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Brand New Holden Commodore

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Tim O'Brien | Apr 3, 2009

The VFACTS figures for March 2009 are in and despite the overall Australian new car market having fallen by 19.2 percent compared to March sales 2008, sales of the two most popular locally-built large cars are doing okay.

Down, but definitely not out.

Compared to March 2008 sales figures, the Falcon and Commodore were down 14.3 percent and 11.1 percent respectively - bettering the performance of the market by a reasonable margin.

In year-to-date figures, sales are down by 13.3 percent for the Commodore and down just 1.4 percent for the Falcon (but Commodore was very strong in 2008, while Falcon was on the fag end of the BF then).

Not a bad result, considering every other model in the under-$70,000 large car segment was down by far more: Toyota's Aurion, down 51.3 percent for March 2009 compared to march 2008, Nissan Maxima down 70.8 percent (but a new model coming soon) and Accord down 42.5 percent.

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Falcon and Commodore fared even better than Mazda6, down 17.5 percent against March 2008 (that is a surprising result and possibly a little worrying for Mazda); Mondeo, down 18.8 percent; Camry (four cylinder), down 35 percent; and VW Passat, down 51.3 percent. The Accord Euro is running against the trend, being up 1.4 percent in March 2009.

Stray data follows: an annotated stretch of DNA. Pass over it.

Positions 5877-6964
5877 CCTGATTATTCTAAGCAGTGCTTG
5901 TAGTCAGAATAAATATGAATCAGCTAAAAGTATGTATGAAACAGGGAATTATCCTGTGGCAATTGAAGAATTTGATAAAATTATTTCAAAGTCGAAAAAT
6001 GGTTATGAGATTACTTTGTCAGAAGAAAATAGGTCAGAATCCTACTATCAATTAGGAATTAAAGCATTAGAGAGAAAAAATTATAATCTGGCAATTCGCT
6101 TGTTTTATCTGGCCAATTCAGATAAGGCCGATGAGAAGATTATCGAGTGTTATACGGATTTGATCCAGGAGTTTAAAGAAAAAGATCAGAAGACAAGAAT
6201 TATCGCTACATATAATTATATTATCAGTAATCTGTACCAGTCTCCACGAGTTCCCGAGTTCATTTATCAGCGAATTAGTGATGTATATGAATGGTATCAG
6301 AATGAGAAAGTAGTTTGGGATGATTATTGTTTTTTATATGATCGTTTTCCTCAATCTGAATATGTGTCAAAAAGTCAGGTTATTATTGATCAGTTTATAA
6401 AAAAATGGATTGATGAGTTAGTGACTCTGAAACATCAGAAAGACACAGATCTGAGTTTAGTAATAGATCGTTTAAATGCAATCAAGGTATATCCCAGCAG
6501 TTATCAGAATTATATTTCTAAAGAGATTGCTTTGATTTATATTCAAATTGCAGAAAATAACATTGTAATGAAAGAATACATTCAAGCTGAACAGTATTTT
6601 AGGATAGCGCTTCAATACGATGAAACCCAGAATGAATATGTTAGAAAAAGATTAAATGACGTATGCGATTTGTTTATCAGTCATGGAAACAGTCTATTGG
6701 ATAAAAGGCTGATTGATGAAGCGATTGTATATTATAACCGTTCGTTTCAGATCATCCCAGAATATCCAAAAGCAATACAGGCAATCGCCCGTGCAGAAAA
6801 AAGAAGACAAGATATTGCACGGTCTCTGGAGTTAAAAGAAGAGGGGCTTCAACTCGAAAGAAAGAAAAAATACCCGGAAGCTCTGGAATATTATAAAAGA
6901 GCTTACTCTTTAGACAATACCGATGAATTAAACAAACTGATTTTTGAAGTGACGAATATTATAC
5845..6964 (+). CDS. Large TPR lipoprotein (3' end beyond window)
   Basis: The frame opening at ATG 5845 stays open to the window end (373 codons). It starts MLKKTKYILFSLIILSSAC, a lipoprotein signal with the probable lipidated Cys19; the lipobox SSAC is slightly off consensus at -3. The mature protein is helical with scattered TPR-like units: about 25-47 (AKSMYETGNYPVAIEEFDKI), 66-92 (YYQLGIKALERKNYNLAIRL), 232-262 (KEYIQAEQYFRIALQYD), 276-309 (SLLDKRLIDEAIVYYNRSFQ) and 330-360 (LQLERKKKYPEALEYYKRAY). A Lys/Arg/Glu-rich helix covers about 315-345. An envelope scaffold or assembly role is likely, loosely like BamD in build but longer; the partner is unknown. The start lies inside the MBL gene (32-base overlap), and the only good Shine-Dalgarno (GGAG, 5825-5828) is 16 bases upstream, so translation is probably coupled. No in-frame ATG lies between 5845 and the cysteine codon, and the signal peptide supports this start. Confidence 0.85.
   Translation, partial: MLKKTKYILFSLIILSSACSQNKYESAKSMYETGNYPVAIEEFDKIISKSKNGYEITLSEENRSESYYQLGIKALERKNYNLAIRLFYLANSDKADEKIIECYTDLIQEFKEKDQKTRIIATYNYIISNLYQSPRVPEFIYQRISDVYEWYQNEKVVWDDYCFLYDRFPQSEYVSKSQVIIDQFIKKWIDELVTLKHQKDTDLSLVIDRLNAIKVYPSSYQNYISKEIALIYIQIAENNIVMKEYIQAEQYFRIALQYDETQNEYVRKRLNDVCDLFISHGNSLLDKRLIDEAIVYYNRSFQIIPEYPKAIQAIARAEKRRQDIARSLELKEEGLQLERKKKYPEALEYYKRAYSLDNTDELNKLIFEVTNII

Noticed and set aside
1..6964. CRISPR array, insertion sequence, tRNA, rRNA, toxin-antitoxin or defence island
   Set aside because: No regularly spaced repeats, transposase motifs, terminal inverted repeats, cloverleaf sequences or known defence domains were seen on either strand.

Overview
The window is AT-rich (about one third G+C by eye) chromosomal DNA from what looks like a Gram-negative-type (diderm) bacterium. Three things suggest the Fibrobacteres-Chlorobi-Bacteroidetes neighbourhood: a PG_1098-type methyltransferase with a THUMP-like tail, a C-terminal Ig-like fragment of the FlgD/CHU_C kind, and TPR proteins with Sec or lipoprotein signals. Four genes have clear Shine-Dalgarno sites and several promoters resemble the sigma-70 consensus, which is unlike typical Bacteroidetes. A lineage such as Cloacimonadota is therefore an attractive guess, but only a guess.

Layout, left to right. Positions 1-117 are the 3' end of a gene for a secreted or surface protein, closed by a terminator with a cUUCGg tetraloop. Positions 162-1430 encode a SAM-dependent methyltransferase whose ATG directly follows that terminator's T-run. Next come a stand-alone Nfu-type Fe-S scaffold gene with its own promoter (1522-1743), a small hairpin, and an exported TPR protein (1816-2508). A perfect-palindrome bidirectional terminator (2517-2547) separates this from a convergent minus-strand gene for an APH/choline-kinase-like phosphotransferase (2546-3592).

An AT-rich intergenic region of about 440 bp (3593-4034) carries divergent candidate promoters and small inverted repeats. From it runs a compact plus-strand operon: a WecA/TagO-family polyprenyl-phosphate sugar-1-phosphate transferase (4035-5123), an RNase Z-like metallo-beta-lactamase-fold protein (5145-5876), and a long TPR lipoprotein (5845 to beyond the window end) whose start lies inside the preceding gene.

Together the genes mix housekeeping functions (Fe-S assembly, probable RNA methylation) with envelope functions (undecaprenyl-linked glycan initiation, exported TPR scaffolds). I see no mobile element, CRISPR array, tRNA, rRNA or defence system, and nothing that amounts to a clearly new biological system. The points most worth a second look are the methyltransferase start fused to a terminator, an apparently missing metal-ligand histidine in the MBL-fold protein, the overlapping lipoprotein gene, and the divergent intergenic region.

There were a few winners: Skoda's Octavia, Hyundai i30, Chrysler Sebring, Dodge Avenger, Peugeot 308, Fiat Ritmo, Hyundai Getz, Honda Jazz and Ford Fiesta all notched up positive growth in year-to-date and monthly sales.

Of these, some - like the Ritmo, Sebring, Avenger and even Octavia - are off such small sales bases that one good 'discount sale' weekend can distort the trend result for the model.

Sales of diesel cars were also up for the month of March, with fleet owners and commercial customers buying more diesels than at the same time last year.

But don't be fooled by that little blip in one part of fleet sales.

The big story in the sales results is not that private buyers have deserted the market. Sure, there are less private buyers and those making their ways into showrooms are crunching dealer margins - everyone knows there are good deals to be done.

No, it is the fleet buyers and corporates who have vacated the market and left the biggest hole in 2009 sales.

Taking petrol powered passenger cars, for instance, private sales were down 8.7 percent for the month of March, fleet sales down 29.8 percent. In petrol SUVs: private sales, down 9.7 percent, fleet sales down 37.6 percent. In light commercial (petrol): private sales down 16.5 percent, fleet down 31.6 percent.

Lastly (and how do you figure this?), LPG and hybrids fell markedly in sales. Hybrids - ok they're kind of expensive - but LPG? Seems the market doesn't know when it's onto a good thing.

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